March is Women’s History Month and the Springfield Museums have been celebrating by featuring women on our Instagram account (@springfieldmuseums). We have also been highlighting women artists in our weekly column in the Springfield Republican “Treasures at the Springfield Museums.” Here are three works of art by women we have featured.
Anna Hyatt Huntington (American, 1876-1973) achieved success as a leading American sculptor of animals. She loved animals and portrayed them in active, dramatic poses, as in the work seen here, Goats Fighting (1905). She always worked directly from life and may have modeled these goats after animals found at a favorite destination, the Bronx Zoo. Later in life, Hyatt Huntington developed a complete zoo and working farm that included stables and kennels on her various country estates. In 1931, her 9,000 acre sculpture garden and nature preserve Brookgreen Gardens in South Carolina was incorporated as a not-for-profit corporation that can still be visited today. Goats Fighting is currently on view in the Early 20th Century American Art Gallery in the D’Amour Museum of Fine Arts.
Although her name is lesser-known today, Katherine Dreier (American, 1877-1952) was one of the most progressive painters working in the United States during the first half of the 20th century. In addition to being an artist in her own right, she was an advocate for other artists, an important collector, and an influential educator. Dreier exhibited work at the watershed 1913 Armory Show in New York City, along with artists such as Marcel Duchamp and Pablo Picasso. Less than a decade later, in 1920, she founded the Société Anonyme with Duchamp and artist Man Ray. The organization promoted modern art and is often credited with introducing European styles to America. Symphony in C Minor is one of the artist’s most dynamic canvases. Its title, referring to a musical symphony, pays homage to pioneering abstract artist Wassily Kandinsky, who felt that music and color were inextricably linked. Like Dreier’s Symphony in C Minor, Kandinsky’s paintings were often inspired by, and named after, pieces of music. Works by Kandinsky were recently on view in the exhibition “BAUHAUS: 100 Years Later.”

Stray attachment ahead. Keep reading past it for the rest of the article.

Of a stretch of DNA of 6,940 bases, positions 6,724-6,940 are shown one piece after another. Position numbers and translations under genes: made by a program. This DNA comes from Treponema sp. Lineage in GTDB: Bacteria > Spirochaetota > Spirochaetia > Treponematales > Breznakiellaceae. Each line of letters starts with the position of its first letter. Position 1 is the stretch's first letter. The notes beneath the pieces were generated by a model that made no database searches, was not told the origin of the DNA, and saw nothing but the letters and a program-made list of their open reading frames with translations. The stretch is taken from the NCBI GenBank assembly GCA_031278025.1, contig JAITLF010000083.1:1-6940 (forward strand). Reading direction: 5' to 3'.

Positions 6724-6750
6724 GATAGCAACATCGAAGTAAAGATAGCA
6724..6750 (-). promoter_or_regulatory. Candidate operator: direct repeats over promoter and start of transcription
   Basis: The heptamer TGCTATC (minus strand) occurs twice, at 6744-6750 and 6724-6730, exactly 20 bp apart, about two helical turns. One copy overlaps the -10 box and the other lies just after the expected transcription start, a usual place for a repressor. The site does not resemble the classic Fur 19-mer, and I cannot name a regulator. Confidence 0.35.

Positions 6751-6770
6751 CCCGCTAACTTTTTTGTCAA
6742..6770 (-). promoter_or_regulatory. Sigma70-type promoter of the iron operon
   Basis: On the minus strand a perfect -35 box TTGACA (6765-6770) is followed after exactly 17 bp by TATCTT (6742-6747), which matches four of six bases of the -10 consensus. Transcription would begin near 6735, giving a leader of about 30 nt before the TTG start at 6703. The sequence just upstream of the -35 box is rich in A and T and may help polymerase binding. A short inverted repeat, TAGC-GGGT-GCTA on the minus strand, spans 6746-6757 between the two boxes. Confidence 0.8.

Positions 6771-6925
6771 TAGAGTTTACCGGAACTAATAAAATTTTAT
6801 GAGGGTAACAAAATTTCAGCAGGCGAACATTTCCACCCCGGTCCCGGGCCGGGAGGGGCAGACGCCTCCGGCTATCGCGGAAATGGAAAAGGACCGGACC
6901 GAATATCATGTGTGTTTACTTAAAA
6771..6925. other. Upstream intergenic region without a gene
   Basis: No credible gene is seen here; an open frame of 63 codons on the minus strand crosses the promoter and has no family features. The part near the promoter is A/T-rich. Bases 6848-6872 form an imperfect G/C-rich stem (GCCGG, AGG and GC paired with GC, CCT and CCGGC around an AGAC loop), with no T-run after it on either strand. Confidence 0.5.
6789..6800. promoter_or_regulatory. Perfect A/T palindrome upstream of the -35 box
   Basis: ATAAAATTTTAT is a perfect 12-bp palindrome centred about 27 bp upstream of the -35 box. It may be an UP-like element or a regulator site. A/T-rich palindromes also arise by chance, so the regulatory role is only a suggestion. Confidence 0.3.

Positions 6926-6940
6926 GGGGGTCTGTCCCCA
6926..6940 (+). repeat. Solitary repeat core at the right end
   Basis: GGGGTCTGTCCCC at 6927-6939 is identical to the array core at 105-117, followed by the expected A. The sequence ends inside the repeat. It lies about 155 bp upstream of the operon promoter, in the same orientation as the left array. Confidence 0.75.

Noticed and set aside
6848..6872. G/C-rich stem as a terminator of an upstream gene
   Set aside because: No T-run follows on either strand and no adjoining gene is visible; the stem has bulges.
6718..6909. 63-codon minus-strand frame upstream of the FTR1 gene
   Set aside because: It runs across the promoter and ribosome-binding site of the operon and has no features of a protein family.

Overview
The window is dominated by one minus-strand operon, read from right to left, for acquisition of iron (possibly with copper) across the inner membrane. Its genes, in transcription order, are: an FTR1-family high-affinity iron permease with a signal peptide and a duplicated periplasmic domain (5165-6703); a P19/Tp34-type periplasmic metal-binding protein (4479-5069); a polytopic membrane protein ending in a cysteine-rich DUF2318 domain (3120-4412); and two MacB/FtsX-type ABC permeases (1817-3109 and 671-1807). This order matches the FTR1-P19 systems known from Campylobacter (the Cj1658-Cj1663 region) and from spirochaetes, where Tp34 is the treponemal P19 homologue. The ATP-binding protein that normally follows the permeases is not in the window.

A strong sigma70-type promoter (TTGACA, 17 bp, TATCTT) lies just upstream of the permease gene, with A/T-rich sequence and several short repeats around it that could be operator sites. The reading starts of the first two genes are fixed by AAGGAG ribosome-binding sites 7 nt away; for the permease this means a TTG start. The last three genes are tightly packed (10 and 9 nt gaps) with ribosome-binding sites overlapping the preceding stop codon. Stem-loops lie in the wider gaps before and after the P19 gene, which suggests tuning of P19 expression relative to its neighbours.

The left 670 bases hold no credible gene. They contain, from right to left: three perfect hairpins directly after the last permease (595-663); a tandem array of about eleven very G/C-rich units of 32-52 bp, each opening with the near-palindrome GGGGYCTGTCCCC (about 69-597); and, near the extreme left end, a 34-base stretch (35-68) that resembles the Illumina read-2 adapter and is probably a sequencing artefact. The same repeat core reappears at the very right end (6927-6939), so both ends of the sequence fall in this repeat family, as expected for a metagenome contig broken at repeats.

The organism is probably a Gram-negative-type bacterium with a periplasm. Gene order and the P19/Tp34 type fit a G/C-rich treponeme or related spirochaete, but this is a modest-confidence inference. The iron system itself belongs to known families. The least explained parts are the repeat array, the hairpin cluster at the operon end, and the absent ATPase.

This painting, The First Magnitude (1959-60), was created by American abstract artist Alice Trumbull Mason (1904-1971). Mason has been recognized as a pioneer of American abstract art and was a founding member of the American Abstract Artists group in 1936. Her mature style, after 1950, is dominated by geometric forms which she termed “architectural abstraction.” The painting seen here is one of several compositions made between 1956 and 1963, influenced by an image of the crucifixion by the early Italian Renaissance artist, Cimabue. The inverted triangle and trapezoidal shapes in the painting are the artist’s way of showing what she experienced when she studied the Cimabue crucifixion. She stated, “By this magnificent conception, Cimabue gives at one stroke, the feeling of unbearable depression downward, as your eye follows down, and also of a tremendous upsurging, living movement as your eye comes up the depths again.” This work is currently on view in the Modern and Contemporary Gallery in the D’Amour Museum of Fine Arts.